Indoor flying pests
We have these flying bugs in our house. They look like a type of flying ant, but I'm not sure. Can you identify them? They're about a quarter of an inch long, appear to have two (not four) wings) and are very quick. We've had some success with fly paper, they drown in the dogs' water bowl and that sort of thing, but are still numerous and annoying. I have no idea where they came from. See the picture I've attached of one caught in a small bowl of water. Thank you,
Thank you for contacting eXtension. Your photo did not come through—you can reply to this response with an attachment (using the “choose file” button below) or send a new question with the attachment. Detailed photos are very helpful! Also helpful is information such as where in the house do you see them, what time of day?
We see them at all times of day, really, in all our rooms, but they seem to be most prevalent in the living room, kitchen and a loft area above the family room. I hope the picture comes through this time.
Your video came through this time, thank you.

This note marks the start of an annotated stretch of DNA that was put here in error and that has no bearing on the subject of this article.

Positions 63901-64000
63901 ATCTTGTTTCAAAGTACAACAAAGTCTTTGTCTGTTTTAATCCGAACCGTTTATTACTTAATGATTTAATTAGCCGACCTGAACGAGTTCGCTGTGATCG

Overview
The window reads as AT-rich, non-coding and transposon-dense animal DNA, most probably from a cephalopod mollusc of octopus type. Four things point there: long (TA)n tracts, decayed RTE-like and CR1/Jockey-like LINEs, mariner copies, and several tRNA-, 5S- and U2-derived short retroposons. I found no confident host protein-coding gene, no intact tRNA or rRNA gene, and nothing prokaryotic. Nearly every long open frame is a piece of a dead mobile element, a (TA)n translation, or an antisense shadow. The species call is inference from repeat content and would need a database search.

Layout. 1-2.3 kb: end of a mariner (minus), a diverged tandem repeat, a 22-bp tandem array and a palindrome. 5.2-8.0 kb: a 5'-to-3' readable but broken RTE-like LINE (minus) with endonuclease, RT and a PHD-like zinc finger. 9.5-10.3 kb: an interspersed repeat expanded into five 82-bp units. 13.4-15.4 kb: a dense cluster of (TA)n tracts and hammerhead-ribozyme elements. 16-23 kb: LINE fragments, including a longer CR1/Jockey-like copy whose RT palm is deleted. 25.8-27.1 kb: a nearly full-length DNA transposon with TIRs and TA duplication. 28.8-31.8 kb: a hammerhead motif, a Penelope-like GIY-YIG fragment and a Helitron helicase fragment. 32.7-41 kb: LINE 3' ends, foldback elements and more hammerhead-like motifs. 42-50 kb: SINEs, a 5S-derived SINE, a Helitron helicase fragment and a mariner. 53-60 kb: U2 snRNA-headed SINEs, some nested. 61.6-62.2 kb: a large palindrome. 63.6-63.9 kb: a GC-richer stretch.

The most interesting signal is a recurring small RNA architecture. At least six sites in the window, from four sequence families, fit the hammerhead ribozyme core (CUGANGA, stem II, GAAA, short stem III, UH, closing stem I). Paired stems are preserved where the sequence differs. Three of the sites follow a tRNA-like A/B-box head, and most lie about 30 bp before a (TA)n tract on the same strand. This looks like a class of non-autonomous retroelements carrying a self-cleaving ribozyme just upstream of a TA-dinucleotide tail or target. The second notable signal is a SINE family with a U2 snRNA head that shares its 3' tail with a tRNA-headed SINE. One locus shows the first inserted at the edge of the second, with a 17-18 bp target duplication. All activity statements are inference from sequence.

We don't think this is an ant but a type of true fly.
Our entomologist looked at it and thinks that this is a type of snipe fly or soldier fly. These are beneficial outdoors but clearly you would rather not have them inside.
It will take some sleuthing on your part to figure out where they are coming from. They need moist/wet areas to breed, often in decaying wood and often common in wooded areas. It's possible that during the last warm spell they hatched out, either in your home (firewood?) or nearby and came in.
Thank you. We do have an aging pile of firewood stacked against the house that I intend to get rid of, as we are converting to a gas fireplace (tomorrow, as a matter of fact). In the meantime, any suggestions on how we can kill or otherwise get rid of the ones in the house? I've had some luck with flypaper, as I mentioned, and attracting them to water, but things like Terro don't seem to have any effect.
The best recommendation is to find out where they are breeding and eliminate the larval breeding site. Some other possibilities include compost bins, decaying vegetable matter, wet grains, dead animals in chimney, etc.
Use the fly paper and a fly swatter on adult flies. No insecticides are recommended.